Chefchaouen is just as the guidebook photos show – delightfully picturesque. We wandered around the small blue streets, played with numerous kittens, and of course took loads of pictures. There are a lot of tourists and many come in for the day as we did. It would be nice to stay there and experience it later in the evening. Food was sure a lot cheaper than Tangier.

Given our “historic” hotel in Tangier we booked a place outside of the Medina in Fez and I’m really glad we did. We were in the Ibis, which is right next door to the train station and has some small local type restaurants around it. What made staying there so nice were the pool and the grounds. It was a little oasis in a teeming city. They had gorgeous rose gardens and all kinds of flowering plants. There were also peacocks and chickens in the garden and a goat next door! Even though this it a chain, I can recommend a stay here. Plus it had a bar so we were able to have a few drinks at the pool (most places do not serve alcohol).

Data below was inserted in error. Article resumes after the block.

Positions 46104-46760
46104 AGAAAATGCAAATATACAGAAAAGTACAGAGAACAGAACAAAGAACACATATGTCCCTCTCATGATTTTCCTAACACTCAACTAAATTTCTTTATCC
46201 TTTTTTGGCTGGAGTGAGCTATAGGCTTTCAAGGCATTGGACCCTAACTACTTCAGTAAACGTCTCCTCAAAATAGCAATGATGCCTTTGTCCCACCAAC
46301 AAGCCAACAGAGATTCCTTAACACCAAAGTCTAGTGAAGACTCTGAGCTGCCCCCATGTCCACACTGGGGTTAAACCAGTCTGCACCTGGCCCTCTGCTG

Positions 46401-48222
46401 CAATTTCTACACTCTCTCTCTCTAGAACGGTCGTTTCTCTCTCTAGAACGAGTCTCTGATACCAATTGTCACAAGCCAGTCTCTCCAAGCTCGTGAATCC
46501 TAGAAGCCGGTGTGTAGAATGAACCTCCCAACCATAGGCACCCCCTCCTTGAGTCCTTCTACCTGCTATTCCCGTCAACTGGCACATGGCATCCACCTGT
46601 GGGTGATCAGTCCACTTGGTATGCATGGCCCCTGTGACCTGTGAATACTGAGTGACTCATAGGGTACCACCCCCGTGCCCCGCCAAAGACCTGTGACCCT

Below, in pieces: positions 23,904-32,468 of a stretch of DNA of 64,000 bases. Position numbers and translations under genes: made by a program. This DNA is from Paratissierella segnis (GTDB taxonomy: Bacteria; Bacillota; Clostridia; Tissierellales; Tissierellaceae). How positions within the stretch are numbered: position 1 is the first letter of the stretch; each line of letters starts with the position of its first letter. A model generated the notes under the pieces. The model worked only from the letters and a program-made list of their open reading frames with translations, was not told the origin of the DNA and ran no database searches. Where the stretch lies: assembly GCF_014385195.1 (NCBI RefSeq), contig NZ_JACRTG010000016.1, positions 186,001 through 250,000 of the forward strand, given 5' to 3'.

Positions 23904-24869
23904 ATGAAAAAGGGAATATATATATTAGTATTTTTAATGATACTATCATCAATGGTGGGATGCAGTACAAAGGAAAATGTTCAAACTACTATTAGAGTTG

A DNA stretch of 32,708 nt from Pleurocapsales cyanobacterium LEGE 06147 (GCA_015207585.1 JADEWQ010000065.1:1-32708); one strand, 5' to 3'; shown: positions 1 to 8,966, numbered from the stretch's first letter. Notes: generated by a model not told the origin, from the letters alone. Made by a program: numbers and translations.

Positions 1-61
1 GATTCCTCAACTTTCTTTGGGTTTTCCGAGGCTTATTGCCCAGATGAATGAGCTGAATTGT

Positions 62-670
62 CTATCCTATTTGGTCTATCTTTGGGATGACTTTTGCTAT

The next day we hired a guide who took us around the Medina. You need a guide as this place is enormous and we would not have known what to look for or what to see without him. There are quite a few ancient sites within the Medina such as the world’s oldest university, which was started by a woman. The Medina is a UNESCO world heritage site and deserves to be. It’s crazy in places with tiny paths where you have to flatten yourself against walls because horses and donkeys laden with goods are coming by. I feared for my toes at times! Men pushing handcarts and people carrying large cages of birds cram past you. But the neat thing was everyone seemed friendly and they smiled and apologized if they bumped into you. It was a really nice environment and enjoyable experience, which the Medina in Tangier had not proved to be.


There are 250,000 people who live fully in this Median and that doubles during the day with people coming in. Everything needed to survive is created and made here. There are carpenters, metal workers, bakers, sewers, barbers – no one needs to leave. There are also schools and I was able to step in and visit two tiny one-room kindergarten classes.